With the backing of independent producer Albert Zugsmith (Touch of Evil), Sirk enjoyed as much autonomy as possible for Written on the Wind, breaking sexual barriers in his seventh collaboration with cinematographer Russell Metty (Touch of Evil, Spartacus). The two achieved a vibrant visual world with a depth of field rare for Technicolor. (C)
“Almost throughout the picture I used deep focus lenses, which have the effect of giving a harshness to the objects and a kind of enameled, hard surface to the colors,” Sirk said. “I wanted to bring out the inner violence, the energy of the characters which is all inside them and can’t break through.”
Sirk’s flourishes of artistic genius are all over this baby. He maintains a great irony throughout, of characters perceiving their lives much differently than his audience, himself serving as a distant figure laughing at these poor individuals. He has the power to portray things they cannot even grasp. Look at the way he color codes his characters. As Lucy transfers her love from Kyle to Mitch, her clothes change from blue-grays (Kyle’s colors) to various browns (Mitch’s colors). (C) Note also how the portrait of Kyle and Marylee’s oil tycoon father literally watches over their shoulders.
The oil derrick becomes a phallic symbol, rubbed by Malone. “Malone has lost everything. And I have put a sign there indicating this — Malone, alone, sitting there hugging that goddamned oil well, having nothing. The oil well which is, I think, a rather frightening symbol of American society.” (C)
Beyond these individual moments of symbolism, Sirk orchestrates the entire picture with phenomenal pacing, particularly during the father’s final staircase climb. It’s truly masterful stuff, pioneering a new approach to storytelling, to pace, to dramatic rhythm.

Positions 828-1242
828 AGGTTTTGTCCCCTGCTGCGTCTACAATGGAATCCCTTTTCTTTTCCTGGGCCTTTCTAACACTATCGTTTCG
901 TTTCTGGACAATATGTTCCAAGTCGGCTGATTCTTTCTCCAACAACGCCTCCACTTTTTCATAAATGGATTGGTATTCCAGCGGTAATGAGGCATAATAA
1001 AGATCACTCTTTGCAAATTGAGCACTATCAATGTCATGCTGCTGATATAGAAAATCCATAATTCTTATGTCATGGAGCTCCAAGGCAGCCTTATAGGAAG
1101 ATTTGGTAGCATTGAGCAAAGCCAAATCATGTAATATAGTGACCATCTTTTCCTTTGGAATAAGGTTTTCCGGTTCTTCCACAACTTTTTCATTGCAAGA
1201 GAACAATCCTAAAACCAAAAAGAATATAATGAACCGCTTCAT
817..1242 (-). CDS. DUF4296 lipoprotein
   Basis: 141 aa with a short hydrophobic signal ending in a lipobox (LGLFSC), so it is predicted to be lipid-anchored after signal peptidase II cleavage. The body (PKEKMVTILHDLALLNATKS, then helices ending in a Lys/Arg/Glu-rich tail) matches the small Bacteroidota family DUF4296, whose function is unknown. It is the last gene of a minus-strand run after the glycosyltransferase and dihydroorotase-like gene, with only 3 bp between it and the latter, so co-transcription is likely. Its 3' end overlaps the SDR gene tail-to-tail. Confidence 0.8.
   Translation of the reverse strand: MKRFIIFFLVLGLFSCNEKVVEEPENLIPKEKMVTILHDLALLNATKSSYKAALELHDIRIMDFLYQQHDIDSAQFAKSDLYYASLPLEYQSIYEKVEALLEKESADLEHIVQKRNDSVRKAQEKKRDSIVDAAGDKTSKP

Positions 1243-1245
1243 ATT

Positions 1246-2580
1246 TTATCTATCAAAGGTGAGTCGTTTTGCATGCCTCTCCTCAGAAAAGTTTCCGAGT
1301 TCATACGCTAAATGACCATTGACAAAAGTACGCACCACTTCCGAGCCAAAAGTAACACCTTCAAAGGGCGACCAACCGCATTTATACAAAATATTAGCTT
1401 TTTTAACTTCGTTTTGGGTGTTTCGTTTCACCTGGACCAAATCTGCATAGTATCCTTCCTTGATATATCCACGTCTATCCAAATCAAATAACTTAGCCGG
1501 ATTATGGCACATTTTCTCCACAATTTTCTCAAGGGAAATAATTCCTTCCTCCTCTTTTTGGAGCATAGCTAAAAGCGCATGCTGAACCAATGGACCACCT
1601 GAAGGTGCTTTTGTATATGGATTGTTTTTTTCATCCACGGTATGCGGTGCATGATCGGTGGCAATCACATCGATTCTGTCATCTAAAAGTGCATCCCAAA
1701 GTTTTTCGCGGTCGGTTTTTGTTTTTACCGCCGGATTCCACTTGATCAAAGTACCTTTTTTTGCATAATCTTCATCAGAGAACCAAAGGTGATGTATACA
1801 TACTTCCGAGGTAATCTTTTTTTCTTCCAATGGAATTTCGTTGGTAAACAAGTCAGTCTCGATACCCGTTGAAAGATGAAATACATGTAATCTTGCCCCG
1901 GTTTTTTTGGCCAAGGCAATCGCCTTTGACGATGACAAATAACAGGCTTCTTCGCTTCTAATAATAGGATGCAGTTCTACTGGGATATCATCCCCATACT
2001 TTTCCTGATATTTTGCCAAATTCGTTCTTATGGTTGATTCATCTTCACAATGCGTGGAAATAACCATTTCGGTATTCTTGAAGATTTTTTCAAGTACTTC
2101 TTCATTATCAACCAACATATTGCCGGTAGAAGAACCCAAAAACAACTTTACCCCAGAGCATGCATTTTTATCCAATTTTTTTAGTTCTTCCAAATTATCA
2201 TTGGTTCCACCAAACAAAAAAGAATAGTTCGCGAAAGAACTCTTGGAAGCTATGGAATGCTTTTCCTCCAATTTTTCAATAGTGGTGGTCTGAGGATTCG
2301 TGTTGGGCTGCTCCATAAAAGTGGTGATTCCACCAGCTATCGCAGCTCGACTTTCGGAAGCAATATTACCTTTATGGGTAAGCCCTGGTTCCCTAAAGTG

Pop Culture Legacy
Whether people knew it or not, Written on the Wind had a profound impact on future culture. Sirk himself so liked the teaming of Hudson, Malone and Stack that he reunited them a year later for The Tarnished Angels, and two years later Jean Negulesco re-teamed Bacall and Stack in The Gift of Love (1958), her first film since the death of Bogart.
Cinematically, countless directors would pull from Written on the Wind, be it German master Rainer Werner Fassbinder or American filmmakers like Martin Scorsese, Todd Haynes, Jonathan Demme, John Waters and Quentin Tarantino, who all cite Sirk as a major influence. You may remember the Jack Rabbit Slims scene in Pulp Fiction (1994) where Uma Thurman orders a “Douglas Sirk burger.” (C)
His impact is everywhere, and one need only turn on the tube to see it. What he did was mainstream the idea of melodrama for decades to come, his construct of a backstabbing oil family revived in several primetime soaps, be it the Ewings in TV’s Dallas (1978-91) or the Carringtons in Dynasty (1981-89). (A) In the world of soap, there’s no bigger name than Sirk, not even Lava, Zest or Dove. Written on the Wind is his finest achievement.
CITE A: Tim Dirks, AMC Filmsite
CITE B: Turner Classic Movies “The Essentials” online summary
CITE C: Criterion Collection DVD booklet, Laura Mulvey introduction